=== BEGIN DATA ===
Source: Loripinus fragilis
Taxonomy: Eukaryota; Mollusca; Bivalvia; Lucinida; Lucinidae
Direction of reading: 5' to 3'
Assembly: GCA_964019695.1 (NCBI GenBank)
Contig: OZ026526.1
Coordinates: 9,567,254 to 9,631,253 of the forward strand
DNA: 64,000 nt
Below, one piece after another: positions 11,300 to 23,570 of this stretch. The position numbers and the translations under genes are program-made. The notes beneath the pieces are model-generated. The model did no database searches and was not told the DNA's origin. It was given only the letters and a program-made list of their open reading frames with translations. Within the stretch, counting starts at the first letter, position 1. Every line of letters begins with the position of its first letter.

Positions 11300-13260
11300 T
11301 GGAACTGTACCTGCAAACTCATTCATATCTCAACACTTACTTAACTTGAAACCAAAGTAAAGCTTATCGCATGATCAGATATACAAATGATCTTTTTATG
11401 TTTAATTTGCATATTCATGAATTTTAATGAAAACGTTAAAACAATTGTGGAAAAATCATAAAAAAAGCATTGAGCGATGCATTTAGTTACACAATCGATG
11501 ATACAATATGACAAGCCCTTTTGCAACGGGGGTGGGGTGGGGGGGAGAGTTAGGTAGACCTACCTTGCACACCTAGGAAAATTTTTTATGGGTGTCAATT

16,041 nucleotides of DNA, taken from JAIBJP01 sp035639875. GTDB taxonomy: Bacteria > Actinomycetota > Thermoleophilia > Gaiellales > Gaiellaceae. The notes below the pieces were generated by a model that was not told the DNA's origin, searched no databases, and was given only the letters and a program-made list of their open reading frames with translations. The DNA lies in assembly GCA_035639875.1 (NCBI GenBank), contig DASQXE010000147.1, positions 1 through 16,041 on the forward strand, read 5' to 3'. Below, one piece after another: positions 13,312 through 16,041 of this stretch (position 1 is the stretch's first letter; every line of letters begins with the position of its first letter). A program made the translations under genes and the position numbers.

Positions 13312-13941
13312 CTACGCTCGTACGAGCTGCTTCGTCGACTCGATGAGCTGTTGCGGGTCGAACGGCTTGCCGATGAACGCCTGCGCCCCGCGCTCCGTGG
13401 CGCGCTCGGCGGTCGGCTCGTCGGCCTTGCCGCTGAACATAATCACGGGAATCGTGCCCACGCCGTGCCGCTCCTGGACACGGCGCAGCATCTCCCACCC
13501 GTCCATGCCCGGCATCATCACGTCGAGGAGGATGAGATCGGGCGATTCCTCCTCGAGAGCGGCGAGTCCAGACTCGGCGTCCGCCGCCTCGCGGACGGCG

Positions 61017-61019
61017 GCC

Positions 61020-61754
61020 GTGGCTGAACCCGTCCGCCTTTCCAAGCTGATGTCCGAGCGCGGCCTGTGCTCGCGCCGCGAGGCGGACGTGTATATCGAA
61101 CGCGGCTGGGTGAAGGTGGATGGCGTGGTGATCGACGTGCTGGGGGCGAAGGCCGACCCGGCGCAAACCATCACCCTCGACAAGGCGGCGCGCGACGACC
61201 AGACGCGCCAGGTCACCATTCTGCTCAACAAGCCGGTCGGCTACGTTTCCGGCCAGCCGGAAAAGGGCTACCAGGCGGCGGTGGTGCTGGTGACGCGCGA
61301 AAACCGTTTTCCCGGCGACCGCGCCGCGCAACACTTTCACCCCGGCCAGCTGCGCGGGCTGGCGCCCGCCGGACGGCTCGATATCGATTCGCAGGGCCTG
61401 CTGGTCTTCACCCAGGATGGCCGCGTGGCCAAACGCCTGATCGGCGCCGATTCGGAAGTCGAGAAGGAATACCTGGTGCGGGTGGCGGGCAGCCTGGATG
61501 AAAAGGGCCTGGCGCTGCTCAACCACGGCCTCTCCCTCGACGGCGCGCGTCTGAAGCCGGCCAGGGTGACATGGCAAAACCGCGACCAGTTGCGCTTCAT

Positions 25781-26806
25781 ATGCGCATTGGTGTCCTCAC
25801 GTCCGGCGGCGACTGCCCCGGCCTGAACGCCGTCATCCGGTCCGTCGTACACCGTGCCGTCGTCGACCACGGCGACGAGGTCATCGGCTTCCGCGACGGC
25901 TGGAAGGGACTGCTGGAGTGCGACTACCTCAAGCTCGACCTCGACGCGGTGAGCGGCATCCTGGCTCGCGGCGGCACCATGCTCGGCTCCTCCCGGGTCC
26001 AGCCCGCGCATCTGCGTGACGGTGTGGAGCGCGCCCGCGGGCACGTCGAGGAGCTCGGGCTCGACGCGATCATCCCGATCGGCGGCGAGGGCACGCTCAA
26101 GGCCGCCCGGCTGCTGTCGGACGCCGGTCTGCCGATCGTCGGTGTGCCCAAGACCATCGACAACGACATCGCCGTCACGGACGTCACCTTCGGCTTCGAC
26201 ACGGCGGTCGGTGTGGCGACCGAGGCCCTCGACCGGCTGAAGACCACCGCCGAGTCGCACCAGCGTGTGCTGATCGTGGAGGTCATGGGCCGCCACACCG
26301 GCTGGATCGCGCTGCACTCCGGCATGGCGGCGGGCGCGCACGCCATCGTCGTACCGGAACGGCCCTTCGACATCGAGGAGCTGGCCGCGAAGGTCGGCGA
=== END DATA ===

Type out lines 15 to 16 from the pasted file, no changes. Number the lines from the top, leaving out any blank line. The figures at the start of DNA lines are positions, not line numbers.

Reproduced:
Positions 13312-13941
13312 CTACGCTCGTACGAGCTGCTTCGTCGACTCGATGAGCTGTTGCGGGTCGAACGGCTTGCCGATGAACGCCTGCGCCCCGCGCTCCGTGG